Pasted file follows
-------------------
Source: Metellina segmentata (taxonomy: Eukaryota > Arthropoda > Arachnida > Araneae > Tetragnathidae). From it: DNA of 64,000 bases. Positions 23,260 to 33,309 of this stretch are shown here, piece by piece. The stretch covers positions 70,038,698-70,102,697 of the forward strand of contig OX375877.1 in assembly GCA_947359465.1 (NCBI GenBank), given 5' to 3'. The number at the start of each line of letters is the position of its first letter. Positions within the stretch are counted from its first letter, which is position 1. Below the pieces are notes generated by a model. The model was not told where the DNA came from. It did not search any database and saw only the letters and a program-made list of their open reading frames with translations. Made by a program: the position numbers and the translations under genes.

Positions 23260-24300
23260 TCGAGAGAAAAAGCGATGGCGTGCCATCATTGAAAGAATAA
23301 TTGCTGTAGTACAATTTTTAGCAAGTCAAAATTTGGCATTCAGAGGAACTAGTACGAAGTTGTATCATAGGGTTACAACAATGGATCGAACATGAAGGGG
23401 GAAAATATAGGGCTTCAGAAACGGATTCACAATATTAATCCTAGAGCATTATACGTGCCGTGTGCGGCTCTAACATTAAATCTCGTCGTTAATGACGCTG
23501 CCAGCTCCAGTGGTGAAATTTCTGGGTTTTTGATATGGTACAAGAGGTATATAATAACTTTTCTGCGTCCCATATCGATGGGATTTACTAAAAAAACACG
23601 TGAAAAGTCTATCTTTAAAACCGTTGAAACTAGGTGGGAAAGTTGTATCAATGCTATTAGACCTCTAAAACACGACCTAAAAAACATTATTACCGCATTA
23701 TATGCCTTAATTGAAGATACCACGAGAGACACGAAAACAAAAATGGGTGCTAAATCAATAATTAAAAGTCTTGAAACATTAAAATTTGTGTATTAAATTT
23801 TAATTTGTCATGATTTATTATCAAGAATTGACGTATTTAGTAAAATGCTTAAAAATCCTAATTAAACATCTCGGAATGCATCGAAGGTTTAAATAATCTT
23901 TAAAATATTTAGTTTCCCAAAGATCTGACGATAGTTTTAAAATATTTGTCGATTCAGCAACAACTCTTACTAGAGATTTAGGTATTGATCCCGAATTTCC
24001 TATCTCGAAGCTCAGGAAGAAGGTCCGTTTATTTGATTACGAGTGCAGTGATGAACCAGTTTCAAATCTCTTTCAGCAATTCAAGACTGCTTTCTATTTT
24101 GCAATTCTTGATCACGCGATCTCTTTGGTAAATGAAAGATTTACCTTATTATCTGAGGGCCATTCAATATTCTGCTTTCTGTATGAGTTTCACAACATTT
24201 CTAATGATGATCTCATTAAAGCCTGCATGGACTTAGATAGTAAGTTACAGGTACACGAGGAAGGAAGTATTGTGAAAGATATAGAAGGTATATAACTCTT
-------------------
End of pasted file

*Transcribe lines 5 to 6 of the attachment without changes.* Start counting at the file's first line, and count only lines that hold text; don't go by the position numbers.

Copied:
23401 GAAAATATAGGGCTTCAGAAACGGATTCACAATATTAATCCTAGAGCATTATACGTGCCGTGTGCGGCTCTAACATTAAATCTCGTCGTTAATGACGCTG
23501 CCAGCTCCAGTGGTGAAATTTCTGGGTTTTTGATATGGTACAAGAGGTATATAATAACTTTTCTGCGTCCCATATCGATGGGATTTACTAAAAAAACACG